A lot of speculation had been done on whether Google OS would be free and open source. Google has finally answered to these queries and the answer is Yes. Here’s the official information from Google blog:
“Is Google Chrome OS free?
Yes – Google Chrome OS is an open source project and will be available to use at no cost.
What companies is Google working with to support Google Chrome OS?
The Google Chrome OS team is currently working with a number of technology companies to design and build devices that deliver an extraordinary end user experience. Among others, these companies include: Acer, Adobe, ASUS, Freescale, Hewlett-Packard, Lenovo, Qualcomm, Texas Instruments.
I’m a developer – how can I work with you?
Thanks for your interest. Later this year, the Google Chrome OS code will be open source. We’re looking forward to working with the open source community and making our own small contributions to the great work being done out there. Please stay tuned.”
Google as OS would be operating on a linux kernel with Google chrome providing the browing platform.Many people regard that Google OS would not be able to give any competition with the Windows and just as many linux OS ,Google Chrome OS would also just fade away with time.
“ChromeOS isn’t a threat. In fact it’s not even on Microsoft’s radar. It’s nice that Google is offering their philanthropic OS for all and sundry (incidentally, what are the tax implications of this kind of project?) But can it beat Windows? No and never”. Techcrunch
Though these claims might seem justified but this time linux based Google OS might just be able to move ahead despite the odds.As Google already has a variety of apps for which the OS might just be an ideal platform. More over Google is partnering with major players in laptop such as Acer, Adobe, ASUS, Freescale, Hewlett-Packard, Lenovo, Qualcomm, Texas Instruments.We can see a range from primarily small-form computer makers like ASUS to bigger PCs like HP and Lenovo, and the addition of Qualcomm and TI means they’ve got low-powered chipset makers on board.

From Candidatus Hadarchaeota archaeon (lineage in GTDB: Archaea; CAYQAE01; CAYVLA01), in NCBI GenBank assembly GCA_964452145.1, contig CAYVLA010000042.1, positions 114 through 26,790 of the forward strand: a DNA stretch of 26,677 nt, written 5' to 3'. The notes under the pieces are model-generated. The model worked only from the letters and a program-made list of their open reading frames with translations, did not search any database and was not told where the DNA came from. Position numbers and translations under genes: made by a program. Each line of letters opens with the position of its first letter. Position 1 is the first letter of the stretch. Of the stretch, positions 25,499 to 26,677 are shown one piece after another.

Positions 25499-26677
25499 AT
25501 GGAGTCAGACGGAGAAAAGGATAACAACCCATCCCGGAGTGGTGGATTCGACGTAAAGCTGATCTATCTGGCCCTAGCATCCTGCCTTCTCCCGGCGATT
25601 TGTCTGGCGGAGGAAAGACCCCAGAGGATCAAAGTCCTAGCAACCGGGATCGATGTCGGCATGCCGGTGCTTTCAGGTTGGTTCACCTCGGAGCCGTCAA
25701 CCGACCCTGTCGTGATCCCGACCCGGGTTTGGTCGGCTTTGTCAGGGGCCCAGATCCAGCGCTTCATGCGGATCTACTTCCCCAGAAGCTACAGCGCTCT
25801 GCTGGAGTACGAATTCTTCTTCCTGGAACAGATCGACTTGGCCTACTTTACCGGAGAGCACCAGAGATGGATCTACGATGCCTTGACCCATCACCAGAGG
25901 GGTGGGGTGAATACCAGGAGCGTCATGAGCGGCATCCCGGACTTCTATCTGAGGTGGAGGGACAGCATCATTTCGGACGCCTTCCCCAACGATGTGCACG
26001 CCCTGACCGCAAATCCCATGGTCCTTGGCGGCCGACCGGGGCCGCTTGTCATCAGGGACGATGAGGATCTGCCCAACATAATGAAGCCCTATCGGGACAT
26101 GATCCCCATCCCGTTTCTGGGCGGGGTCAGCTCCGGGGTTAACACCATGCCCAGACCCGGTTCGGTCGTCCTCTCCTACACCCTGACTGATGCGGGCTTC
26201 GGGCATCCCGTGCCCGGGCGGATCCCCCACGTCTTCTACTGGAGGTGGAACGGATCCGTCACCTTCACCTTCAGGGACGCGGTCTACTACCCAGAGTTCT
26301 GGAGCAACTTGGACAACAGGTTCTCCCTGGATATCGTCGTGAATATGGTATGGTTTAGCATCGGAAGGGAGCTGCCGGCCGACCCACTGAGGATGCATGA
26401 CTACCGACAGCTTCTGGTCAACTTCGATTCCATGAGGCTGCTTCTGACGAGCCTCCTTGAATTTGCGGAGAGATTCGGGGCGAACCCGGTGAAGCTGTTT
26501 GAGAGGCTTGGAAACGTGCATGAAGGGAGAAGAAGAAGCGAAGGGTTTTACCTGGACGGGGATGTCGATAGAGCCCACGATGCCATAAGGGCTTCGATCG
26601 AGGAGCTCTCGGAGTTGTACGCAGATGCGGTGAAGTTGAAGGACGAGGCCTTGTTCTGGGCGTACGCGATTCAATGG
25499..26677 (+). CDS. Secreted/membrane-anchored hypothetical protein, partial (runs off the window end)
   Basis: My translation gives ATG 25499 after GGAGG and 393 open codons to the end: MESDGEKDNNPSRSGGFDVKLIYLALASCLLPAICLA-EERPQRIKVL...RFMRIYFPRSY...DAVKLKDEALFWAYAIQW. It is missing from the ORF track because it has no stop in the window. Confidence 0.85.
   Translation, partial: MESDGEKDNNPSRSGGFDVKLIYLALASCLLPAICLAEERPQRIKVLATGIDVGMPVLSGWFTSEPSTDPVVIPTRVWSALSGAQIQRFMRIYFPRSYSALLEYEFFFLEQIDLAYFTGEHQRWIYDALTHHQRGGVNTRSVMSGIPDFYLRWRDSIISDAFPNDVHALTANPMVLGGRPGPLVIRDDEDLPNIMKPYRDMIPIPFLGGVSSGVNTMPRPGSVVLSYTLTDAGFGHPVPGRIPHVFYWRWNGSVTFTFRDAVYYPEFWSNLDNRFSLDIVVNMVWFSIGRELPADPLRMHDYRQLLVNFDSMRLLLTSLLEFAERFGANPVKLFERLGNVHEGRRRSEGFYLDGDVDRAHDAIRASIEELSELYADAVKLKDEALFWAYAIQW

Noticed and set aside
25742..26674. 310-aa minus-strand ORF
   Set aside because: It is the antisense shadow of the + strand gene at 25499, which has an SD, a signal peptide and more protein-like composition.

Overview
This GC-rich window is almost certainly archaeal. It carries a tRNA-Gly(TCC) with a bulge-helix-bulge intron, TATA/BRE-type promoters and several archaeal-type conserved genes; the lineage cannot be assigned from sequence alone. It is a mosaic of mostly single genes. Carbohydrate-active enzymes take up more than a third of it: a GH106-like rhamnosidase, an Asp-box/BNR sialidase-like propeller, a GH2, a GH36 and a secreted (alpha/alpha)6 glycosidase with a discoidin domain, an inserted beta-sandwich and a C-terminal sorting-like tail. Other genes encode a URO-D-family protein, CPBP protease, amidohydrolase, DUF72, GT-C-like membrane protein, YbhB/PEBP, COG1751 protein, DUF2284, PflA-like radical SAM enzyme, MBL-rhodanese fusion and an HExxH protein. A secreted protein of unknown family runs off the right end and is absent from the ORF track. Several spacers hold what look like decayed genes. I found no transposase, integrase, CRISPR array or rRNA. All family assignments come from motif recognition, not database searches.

I have been reading comments on other blog some of them are:
“This is exactly what Linux needed, a well-funded, technologically smart company like Google to lead it out of the darkness.”
“no native x86 code running on there, which all but nullifies any ability for people to use anything but the devices that “Google hard-codes into the thing to begin with. Otherwise, their claims of “don’t need to download security updates” and “never slows down” and “no malware” are pure bullshit.”
Addition of Adobe would mean stronger flash support and interactive interface,all this makes an impression that this would be different from the rest Linux OS which have come till now.